“The thought of going back to a country that I don’t really remember, that I don’t have a life in, really scares me,” said Rojas. “It wouldn’t make sense to return. Austin is my home now.”
Against the towering J.J. Pickle Federal Building Downtown the day of Sessions’ announcement, a cadre of disappointed DREAMers gathered to recount stories and vow, alongside allies from the Equal Justice Center and Texas Civil Rights Project, to pressure Congress into crafting a workable solution. A determined Vanessa Rodriguez stood before the crowd. “I realized my struggles are crumbling down to nothing … but I am not going anywhere,” she said. “I am going to fight for my future just as much as my parents fought for my life.”
Rodriguez moved from Puebla, Mexico, to nearby Elgin when she was 6, and is currently enrolled at UT. She aspires to be a labor rights attorney. However, today, her future is murky. The instability is doubly frustrating to her because she says she’s gone above and beyond to work hard and prove her worth to society – an unfair expectation, but one that many DREAMers share. “I knew I had to work twice as hard as anyone else in my grade because of my undocumented status,” she said, in an interview following the event. “It wasn’t enough to be top 10 percent, I had to be top five percent.”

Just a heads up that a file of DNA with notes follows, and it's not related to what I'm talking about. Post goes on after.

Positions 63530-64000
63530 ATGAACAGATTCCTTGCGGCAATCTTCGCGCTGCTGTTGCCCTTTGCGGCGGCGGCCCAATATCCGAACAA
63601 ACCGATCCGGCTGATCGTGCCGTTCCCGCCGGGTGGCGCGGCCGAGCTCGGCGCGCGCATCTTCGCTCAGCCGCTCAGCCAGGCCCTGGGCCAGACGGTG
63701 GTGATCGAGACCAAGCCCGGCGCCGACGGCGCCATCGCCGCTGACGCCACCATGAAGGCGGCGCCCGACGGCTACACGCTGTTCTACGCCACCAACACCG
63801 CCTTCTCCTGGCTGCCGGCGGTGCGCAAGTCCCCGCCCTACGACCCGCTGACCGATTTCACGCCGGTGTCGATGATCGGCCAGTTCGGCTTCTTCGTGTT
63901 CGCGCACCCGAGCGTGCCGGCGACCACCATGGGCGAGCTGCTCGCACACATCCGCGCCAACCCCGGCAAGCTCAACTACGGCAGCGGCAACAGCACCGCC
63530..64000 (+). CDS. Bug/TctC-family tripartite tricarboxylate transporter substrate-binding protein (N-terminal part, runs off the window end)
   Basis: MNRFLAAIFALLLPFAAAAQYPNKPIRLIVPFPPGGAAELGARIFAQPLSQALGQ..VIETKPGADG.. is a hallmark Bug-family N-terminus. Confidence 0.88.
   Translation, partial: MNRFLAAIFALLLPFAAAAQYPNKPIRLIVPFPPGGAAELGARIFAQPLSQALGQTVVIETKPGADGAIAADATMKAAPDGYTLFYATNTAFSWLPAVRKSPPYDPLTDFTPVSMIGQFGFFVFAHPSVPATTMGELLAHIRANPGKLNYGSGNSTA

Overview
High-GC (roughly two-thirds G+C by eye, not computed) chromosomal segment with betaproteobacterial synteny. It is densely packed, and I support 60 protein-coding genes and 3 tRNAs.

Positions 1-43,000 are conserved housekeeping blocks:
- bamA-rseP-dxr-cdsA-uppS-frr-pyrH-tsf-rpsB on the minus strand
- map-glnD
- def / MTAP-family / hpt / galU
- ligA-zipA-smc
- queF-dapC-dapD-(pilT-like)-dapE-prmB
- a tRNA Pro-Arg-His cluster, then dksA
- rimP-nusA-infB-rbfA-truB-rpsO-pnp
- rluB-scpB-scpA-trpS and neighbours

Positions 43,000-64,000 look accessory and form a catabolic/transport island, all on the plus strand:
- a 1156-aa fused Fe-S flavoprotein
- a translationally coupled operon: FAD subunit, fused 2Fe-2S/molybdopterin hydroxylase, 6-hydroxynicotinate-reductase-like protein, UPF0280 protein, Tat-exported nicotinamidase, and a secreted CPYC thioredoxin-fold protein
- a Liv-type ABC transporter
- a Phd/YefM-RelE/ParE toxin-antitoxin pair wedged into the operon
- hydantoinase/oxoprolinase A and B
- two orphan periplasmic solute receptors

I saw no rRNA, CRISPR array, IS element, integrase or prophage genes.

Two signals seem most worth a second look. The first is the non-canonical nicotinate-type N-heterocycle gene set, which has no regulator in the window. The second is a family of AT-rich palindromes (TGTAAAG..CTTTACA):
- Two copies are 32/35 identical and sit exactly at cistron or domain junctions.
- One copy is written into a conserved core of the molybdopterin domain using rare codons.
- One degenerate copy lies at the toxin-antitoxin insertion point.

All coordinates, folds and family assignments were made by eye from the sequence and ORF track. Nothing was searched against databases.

The desire to prove self-worth is likely in part a result of misleading statements blasting from right-wing media and conservative Republican politicians, eager to smear and distort the reality of immigration largely to maintain white supremacy and pander to racist electoral bases. While announcing DACA’s end, Sessions echoed a handful of oft-perpetuated lies, including the claim the program increases crime. Yet a simple glance at the eligibility requirements quickly dispel that myth: To be qualified for DACA, an individual cannot have been convicted of a felony or serious misdemeanors (or three or more other misdemeanors) and “otherwise pose a threat to national security or public safety.” They must complete background checks, and have completed high school (or a GED), be currently enrolled in school, or been honorably discharged from the armed forces. In other words, DREAMers are mostly working, educated noncriminals required to be on good behavior. Rodriguez, pointing to the many hurdles hopeful DACA-ers must pass before being accepted, stands “perplexed” at how little most people understand of the program. “We are nurses, we are firefighters, we are teachers – we are out there serving other Americans,” she said.